As Kabbolas Shabbos began, the energetic head counselor announced that those present were about to experience the best Kabbolas Shabbos in their lives. For most of the hundreds present, it wasn’t a hard bar to conquer. For the overwhelming majority of the campers, if they wouldn’t be in that camp, they would not be experiencing Shabbos.
But even the counselors, yeshiva bochurim who volunteer their bein hazemanim to make a difference in the lives of Jewish children, and guests at the camp were in for an experience like no other. It was breathtaking to watch how those very same public school kids, who were new to Shabbos and to davening and so much else, were mekabeil Shabbos that night. Slowly, but surely, the bais medrash came to life. We watched children trying mightily to daven. Their fingers, which would otherwise be typing into Facebook or flipping channels on a TV remote, pointed to the letters in their siddurim, as they tried valiantly to sing the praises of Hashem and His Shabbos.
During Lecho Dodi, everyone was on their feet, overcome with joy, singing together the tunes of simcha and deveikus, and then breaking out in dance around the bais medrash. Campers, counselors, rabbonim and guests joined hands in happiness. Those who wonder what Oorah does should have been in that room and felt the energy and the kedushah. They would have experienced the best Kabbolas Shabbos in their life.
It was amazing to be there and speak to the campers. They shared their stories, relating how far they have come and how far they have to go. The kid from PS 41 was as sweet as can be. You look at his Yiddishe ponim and your heart breaks knowing where he came from and where he is headed unless the yeshivaleit of Oorah are able to convince his parents to send him to a yeshiva.
You ask a kid what he likes best about camp and he says, “Shabbat. I never knew what it was. It’s awesome.”
It breaks your heart, but it also gladdens it, for there is a fighting chance to save these kids thanks to the dedicated staff and their hatzolah work.
You meet a boy who came to camp four years ago as a public school kid and today looks like any other ben Torah, and he tells you with the broadest smile you’ve ever seen that he is in the rosh yeshiva’s shiur. Oorah’s staff convinced his parents to send him to yeshiva and paid the tuition, as they helped him rise to the challenge, providing all types of chizuk along the way.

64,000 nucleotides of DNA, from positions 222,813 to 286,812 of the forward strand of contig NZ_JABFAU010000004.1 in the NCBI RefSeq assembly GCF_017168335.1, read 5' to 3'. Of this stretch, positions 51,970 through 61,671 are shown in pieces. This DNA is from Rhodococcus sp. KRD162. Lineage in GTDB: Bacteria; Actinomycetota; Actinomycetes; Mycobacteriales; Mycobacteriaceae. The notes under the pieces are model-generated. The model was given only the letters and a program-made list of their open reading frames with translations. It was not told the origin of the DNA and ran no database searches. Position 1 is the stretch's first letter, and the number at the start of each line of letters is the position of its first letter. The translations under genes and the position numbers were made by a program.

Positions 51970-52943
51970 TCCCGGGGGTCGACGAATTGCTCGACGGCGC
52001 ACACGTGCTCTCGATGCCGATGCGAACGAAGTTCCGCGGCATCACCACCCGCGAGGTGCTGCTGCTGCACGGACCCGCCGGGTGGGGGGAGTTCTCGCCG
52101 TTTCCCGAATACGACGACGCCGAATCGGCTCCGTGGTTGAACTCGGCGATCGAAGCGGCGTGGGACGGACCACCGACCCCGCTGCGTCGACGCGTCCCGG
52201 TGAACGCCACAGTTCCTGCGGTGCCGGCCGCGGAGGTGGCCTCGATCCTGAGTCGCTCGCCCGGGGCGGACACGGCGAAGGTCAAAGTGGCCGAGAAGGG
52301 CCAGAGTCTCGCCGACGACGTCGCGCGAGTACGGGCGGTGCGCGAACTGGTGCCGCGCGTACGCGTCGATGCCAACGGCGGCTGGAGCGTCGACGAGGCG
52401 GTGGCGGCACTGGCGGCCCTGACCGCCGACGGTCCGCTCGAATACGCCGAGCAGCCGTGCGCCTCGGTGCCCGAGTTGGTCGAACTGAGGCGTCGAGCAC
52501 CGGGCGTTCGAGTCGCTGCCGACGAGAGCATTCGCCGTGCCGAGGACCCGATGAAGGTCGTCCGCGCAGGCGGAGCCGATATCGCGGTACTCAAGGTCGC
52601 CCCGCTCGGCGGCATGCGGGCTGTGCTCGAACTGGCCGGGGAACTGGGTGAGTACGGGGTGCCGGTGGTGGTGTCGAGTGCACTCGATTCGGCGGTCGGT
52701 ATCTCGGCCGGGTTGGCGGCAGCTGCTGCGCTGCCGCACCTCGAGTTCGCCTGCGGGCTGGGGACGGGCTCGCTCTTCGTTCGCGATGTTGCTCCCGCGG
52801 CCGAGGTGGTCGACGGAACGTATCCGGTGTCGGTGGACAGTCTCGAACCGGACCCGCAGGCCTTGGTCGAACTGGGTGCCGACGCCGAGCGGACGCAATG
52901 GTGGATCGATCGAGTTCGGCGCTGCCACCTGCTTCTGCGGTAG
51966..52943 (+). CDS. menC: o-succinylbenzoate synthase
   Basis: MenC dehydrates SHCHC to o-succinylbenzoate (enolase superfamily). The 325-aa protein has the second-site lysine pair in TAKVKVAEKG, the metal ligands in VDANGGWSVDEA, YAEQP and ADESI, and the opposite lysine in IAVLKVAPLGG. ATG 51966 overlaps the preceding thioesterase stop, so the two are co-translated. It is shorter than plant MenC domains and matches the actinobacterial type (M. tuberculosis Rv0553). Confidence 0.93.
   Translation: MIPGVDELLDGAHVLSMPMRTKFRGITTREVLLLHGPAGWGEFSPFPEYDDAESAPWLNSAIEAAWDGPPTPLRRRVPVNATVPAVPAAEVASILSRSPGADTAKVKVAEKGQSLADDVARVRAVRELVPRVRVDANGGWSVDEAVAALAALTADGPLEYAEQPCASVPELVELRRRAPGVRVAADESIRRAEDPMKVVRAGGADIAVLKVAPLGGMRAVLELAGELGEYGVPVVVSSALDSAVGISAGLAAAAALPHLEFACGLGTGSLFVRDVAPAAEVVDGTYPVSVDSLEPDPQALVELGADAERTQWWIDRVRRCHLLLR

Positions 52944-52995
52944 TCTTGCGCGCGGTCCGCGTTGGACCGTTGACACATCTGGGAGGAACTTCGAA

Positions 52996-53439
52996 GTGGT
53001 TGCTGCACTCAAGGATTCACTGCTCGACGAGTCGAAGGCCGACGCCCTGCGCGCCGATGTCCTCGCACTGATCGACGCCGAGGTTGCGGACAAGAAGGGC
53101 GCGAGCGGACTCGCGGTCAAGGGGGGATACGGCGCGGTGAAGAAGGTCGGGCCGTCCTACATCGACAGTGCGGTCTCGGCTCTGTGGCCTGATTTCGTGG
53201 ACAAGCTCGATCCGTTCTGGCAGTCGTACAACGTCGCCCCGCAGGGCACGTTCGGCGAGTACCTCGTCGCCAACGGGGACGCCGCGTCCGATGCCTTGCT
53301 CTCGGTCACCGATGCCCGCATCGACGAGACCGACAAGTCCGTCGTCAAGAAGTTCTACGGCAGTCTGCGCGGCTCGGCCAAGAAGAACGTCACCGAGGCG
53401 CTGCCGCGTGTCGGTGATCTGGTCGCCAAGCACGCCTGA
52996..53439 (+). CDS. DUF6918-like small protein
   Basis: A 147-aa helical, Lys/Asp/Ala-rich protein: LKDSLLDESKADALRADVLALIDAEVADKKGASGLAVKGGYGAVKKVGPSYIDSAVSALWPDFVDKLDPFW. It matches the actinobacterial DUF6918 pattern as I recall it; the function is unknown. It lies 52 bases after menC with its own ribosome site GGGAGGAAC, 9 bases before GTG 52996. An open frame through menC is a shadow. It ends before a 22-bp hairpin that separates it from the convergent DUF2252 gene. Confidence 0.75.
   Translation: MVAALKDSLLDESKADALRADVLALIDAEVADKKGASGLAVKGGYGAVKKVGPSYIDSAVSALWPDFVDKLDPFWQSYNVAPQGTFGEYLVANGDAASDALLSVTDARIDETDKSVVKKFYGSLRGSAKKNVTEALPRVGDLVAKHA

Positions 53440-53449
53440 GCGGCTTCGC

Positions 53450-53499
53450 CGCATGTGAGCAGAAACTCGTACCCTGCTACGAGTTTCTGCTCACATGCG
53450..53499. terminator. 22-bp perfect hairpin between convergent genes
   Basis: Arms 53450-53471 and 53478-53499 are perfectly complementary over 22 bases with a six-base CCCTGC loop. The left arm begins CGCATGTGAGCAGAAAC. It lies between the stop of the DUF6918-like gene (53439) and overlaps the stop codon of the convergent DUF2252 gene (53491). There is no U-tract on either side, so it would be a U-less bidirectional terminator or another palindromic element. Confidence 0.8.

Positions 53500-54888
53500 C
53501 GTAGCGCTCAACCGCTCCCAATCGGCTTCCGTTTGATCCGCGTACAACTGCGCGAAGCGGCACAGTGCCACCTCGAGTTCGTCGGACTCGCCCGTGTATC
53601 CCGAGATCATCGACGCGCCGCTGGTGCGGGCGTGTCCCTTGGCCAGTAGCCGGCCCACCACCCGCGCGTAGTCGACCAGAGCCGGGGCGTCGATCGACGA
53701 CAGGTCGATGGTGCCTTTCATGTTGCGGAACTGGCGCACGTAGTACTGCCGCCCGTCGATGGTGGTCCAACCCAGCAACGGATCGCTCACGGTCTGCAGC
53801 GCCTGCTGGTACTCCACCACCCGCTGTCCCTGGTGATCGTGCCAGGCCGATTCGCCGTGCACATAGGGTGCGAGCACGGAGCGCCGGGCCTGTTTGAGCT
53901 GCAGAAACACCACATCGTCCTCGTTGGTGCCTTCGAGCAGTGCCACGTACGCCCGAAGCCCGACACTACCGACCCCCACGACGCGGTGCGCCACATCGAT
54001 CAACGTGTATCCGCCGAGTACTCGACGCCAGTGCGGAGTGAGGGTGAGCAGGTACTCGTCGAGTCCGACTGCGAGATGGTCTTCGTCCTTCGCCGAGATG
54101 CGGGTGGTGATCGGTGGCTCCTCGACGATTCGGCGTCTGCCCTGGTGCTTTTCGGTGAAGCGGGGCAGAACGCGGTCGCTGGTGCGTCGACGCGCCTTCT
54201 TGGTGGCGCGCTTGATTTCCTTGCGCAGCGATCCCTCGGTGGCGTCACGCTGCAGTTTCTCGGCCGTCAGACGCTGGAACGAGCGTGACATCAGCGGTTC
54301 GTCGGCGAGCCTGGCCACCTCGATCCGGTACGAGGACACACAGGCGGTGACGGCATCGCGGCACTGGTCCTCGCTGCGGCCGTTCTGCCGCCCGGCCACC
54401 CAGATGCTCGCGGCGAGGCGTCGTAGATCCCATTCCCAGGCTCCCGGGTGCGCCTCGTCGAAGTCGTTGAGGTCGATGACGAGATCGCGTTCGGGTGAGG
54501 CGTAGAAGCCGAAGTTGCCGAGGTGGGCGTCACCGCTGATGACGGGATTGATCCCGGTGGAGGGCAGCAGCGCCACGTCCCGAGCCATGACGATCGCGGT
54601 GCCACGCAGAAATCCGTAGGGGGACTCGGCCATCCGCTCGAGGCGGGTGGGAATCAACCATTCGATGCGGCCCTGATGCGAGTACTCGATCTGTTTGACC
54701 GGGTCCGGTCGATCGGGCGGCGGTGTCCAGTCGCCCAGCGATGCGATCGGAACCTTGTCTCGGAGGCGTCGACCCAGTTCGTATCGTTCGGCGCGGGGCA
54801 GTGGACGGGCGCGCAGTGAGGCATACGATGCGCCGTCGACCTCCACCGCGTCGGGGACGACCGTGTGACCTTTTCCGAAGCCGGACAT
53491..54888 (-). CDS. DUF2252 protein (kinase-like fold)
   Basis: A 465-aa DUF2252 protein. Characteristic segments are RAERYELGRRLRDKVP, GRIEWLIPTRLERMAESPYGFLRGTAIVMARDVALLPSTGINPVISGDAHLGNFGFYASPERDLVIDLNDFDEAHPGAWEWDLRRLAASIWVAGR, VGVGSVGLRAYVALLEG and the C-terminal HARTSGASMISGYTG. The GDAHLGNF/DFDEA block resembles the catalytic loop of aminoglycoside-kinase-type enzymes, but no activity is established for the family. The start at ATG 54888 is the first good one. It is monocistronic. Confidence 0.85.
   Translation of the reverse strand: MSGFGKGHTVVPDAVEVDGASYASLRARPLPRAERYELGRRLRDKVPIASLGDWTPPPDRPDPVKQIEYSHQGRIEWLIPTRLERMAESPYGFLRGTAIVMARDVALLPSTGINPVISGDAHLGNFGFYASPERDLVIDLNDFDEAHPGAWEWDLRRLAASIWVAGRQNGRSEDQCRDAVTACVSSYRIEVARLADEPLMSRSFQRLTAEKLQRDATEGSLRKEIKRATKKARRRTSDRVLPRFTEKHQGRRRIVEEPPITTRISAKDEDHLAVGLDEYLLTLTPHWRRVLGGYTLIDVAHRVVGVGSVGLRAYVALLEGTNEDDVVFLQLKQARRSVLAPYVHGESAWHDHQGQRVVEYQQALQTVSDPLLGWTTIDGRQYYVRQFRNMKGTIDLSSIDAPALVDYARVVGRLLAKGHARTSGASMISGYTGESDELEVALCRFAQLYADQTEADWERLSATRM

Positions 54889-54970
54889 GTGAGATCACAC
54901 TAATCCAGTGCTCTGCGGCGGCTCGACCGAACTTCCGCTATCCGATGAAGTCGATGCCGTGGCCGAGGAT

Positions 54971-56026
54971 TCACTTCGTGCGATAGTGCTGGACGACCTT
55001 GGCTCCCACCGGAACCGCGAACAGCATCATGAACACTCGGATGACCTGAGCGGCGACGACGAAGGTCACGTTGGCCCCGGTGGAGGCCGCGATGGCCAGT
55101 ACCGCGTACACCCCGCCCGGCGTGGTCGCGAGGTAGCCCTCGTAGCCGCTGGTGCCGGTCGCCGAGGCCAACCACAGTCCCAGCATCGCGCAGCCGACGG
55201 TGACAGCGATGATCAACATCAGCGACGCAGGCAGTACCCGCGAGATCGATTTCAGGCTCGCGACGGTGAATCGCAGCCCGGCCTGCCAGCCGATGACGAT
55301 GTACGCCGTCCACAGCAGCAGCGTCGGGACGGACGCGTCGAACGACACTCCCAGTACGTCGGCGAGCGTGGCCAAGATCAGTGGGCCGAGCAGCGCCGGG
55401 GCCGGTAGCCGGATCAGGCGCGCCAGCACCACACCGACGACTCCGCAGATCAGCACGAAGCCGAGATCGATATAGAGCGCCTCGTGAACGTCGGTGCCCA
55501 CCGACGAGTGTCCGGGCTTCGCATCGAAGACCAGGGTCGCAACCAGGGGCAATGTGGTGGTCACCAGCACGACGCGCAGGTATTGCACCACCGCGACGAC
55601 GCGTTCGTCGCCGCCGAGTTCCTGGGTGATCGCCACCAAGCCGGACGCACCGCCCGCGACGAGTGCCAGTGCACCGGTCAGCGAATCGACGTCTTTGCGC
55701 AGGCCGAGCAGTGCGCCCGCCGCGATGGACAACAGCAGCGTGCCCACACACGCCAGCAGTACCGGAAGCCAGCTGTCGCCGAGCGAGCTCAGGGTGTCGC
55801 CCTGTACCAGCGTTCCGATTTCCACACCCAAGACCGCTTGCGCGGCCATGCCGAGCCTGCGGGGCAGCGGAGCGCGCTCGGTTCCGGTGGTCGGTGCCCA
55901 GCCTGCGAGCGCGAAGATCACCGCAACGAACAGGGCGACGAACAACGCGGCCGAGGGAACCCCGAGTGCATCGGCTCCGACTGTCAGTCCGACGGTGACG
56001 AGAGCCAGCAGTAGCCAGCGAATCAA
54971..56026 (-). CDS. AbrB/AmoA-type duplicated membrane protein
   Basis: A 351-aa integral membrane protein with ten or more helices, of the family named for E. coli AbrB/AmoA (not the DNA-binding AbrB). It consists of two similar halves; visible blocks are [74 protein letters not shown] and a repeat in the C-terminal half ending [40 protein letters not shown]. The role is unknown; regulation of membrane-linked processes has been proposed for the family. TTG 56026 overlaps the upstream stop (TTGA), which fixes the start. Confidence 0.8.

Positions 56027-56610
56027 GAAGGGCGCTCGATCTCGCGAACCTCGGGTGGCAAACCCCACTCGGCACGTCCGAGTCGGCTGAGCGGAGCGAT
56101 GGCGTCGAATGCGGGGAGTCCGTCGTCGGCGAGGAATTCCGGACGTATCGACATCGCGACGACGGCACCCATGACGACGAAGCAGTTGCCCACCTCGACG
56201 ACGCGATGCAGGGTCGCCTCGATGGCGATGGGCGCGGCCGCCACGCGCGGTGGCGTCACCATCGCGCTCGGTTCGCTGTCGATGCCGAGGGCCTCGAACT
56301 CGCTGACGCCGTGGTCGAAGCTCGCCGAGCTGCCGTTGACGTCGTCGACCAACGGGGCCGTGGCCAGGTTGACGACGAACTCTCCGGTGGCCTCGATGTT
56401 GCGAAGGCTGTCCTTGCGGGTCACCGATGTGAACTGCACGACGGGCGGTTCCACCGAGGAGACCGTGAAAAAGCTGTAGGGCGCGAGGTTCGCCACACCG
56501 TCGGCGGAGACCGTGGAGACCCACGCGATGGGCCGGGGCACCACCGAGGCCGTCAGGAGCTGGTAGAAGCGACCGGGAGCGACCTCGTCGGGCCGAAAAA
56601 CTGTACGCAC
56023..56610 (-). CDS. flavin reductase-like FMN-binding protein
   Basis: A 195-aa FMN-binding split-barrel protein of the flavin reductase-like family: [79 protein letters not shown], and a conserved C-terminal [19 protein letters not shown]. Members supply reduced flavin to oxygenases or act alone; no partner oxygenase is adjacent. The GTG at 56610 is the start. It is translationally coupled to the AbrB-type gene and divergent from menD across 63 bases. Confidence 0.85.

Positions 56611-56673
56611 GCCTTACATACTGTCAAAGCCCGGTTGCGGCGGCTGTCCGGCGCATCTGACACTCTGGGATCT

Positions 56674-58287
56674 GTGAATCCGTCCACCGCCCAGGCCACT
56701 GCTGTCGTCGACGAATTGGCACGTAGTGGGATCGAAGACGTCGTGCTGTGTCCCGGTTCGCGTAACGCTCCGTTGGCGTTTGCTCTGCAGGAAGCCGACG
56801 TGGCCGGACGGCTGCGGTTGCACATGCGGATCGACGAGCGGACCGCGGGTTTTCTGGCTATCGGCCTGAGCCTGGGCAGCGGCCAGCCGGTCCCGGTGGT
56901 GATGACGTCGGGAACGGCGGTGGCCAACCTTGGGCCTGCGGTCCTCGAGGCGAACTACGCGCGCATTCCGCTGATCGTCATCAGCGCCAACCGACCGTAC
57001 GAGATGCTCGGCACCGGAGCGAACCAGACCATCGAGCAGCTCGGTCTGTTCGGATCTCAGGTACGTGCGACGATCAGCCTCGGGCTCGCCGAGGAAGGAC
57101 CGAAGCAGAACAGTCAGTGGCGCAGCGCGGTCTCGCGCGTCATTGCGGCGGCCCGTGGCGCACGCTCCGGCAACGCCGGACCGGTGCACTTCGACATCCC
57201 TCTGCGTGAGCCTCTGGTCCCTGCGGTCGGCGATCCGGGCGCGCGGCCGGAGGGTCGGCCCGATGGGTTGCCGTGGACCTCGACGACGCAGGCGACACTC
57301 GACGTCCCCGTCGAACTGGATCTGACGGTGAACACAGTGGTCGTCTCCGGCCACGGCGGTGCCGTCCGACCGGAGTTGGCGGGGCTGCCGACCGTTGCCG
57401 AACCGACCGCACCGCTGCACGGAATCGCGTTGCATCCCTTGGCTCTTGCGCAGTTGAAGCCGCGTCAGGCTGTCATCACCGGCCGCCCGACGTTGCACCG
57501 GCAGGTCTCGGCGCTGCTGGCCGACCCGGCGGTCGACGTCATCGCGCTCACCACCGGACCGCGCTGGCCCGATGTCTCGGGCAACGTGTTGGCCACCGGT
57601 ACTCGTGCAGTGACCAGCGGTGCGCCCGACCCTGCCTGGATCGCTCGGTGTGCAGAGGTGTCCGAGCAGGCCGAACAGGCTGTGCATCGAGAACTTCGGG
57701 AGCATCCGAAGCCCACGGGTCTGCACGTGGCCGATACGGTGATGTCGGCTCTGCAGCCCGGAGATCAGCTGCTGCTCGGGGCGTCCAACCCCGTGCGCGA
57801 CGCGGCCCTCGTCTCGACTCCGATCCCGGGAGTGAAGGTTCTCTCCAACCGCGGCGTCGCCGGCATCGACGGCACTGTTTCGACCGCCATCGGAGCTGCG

One of the rabbeim in the camp was searching high and low for his ArtScroll Brachos Gemoros, to no avail. He needed them for his advanced class. Hours later, he found them. Three boys who had gone to the Siyum Hashas decided to begin studying Talmud. But they can’t read Hebrew, so they took the Gemoros and hid in a room where they wouldn’t be disturbed, and they clawed their way through the first page of the masechta.
“I was against them going,” he said. “I was wrong. I was very wrong. When I saw those kids working so hard to learn a blatt Gemorah, all because they were at the Siyum, I was overcome. Oh, how wrong I was.”
The kids in camp are real, and as they are introduced to Yiddishkeit, it becomes so real to them that their emunah peshutah leaves an observer awestruck.
A young camper was spotted in shul in the middle of a nice sunny day. The staff member who found him asked him why he was there, rather than outside, with everyone else. The camper told him that his whole life he dreamed of riding a horse, but he was never able to. When he came to the camp, he was so excited to see twelve horses and to hear that he would get to ride a horse and have his dream fulfilled. He was about to get his chance in a few minutes, along with the rest of his bunk, but along with his excitement about saddling up on the back of a horse, he was scared and afraid. He had just started learning Alef-Bais in camp, so he thought that it might help if he went to the shul and read to G-d the few letters that he knew. That would make G-d happy and he wouldn’t fall off his horse.
These are the type of Jewish kids being rescued from a life of spiritual oblivion.
The camp began this year on a Friday. One of the campers, who had just gone through the first Shabbos experience of his life, thought when Sunday came along that what he saw the day before was the way that religious Jews conduct themselves all seven days of the week, with no melochah, no swimming, no driving, and with a lengthy davening. How was he to know any different?
There was another boy who wondered after davening Friday night why the shofar wasn’t blown.
Boys like these are introduced to the beauty of the Torah way of life and they like what they see.
A boy in the camp posed a shailah, asking if it is permissible to make Kiddush on soda. He explained that his parents are not religious and that he didn’t think he could start keeping Shabbos just yet. But he wanted to keep something. Camp lit a spark inside of him and he wanted to keep it flickering. He wants to make Kiddush at home every Shabbos, but there’s no grape juice in his house, so he wants to know if he can make Kiddush on soda and thus recall what Shabbos was like in camp. He wants to have some kedushah in his life.
A real boy, a real question, a real Yid, who will one day learn Torah and be shomer Shabbos thanks to Oorah and the yeshiva bochurim and kollel yungeleit who gave up their summer to show him and others what Shabbos is.
I was soaking it all in and was amazed by the hundreds of boys who were being exposed to Yiddishkeit and given a fighting chance to grow up frum. I reflected on the zechus of the people of Oorah and those who support them in what they do.
As if reading my mind, the brilliant lawyer, Ron Coleman, who was there too, approached me and opened my eyes.
“You look inspired,” he said.
“How can I not be?” I responded.